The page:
Life insurer Standard Life on Wednesday reported a smaller-than-expected 10 percent rise in nine-month sales and said its capital strength had been largely unaffected by financial market turmoil triggered by the eurozone sovereign debt crisis.

Standard Life, Britain's fifth-biggest life insurer, said it had long-term new business sales of 15.5 billion pounds in the first nine months of 2011, up from 14 billion pounds in the same period last year.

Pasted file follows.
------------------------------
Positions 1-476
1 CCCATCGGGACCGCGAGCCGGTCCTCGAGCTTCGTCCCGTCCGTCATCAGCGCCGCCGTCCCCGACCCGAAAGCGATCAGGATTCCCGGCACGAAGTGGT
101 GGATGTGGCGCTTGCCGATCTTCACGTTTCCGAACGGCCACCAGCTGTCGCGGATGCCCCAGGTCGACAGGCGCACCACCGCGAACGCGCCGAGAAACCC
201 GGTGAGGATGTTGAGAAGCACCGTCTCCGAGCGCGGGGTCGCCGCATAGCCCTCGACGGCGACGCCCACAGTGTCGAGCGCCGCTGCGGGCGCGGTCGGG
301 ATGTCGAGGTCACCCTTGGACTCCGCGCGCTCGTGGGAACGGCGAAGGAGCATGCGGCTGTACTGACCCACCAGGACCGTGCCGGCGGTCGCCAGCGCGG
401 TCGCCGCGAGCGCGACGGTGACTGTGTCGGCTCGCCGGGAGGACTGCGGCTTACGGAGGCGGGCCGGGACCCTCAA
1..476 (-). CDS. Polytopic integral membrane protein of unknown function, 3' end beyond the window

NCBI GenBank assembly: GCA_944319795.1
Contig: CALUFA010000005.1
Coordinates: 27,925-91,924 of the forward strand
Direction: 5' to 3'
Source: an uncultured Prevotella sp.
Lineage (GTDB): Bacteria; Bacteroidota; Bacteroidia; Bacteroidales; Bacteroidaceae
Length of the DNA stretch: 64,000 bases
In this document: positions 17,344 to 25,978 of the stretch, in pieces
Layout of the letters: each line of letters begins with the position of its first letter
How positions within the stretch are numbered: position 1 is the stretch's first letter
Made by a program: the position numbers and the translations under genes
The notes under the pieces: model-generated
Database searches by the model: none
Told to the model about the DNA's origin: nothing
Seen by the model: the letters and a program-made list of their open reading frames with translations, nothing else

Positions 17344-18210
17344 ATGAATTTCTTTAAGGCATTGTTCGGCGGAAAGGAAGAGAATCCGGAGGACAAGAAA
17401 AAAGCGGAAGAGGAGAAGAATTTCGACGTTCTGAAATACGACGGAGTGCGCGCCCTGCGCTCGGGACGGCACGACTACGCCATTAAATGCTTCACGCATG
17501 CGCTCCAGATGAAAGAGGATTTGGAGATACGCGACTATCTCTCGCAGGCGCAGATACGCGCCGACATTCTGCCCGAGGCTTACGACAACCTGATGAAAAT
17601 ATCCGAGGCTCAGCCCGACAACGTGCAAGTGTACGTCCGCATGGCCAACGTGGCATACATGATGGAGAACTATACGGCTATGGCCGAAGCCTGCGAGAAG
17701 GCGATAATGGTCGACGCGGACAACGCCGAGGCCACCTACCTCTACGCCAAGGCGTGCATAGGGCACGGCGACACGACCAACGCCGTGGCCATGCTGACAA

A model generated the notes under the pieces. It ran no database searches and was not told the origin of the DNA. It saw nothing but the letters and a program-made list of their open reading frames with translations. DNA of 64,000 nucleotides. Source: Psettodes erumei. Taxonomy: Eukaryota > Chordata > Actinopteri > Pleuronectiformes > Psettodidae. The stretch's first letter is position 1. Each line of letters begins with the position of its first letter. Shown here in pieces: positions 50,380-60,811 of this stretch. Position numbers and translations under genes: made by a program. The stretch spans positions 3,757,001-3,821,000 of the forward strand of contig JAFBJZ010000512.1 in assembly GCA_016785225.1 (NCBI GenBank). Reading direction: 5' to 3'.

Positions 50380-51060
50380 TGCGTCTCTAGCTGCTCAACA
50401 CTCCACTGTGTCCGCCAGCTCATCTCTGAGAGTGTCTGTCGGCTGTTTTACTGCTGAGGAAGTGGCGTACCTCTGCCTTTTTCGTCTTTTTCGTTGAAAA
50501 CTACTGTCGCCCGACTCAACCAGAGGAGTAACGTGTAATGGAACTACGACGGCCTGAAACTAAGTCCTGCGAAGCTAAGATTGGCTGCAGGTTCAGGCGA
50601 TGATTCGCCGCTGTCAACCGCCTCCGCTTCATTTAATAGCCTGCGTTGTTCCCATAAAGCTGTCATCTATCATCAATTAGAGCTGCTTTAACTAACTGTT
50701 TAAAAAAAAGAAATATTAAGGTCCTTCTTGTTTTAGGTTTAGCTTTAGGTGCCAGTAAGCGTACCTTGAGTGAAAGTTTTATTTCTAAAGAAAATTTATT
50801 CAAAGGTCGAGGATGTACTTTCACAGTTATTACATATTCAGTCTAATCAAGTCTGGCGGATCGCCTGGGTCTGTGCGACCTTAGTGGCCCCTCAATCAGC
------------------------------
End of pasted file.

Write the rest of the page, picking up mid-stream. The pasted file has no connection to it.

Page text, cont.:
Analysts had expected sales of 15.8 billion pounds, according to a consensus forecast compiled by the company.

Edinburgh-based Standard Life added that its capital position had been largely insensitive to sharp falls in stock markets this summer thanks to efforts to de-risk its capital reserves.

Although the economic backdrop continues to be uncertain the outlook for our business is positive, Chief Executive David Nish said in a statement.

Standard Life shares closed at 206 pence on Tuesday, valuing the company at about 4.8 billion pounds. The stock is down 4.6 percent in the year to date, outperforming a 15.5 percent decline in the European insurance share index <.SXIP>

(Reporting by Myles Neligan; Editing by Sudip Kar-Gupta)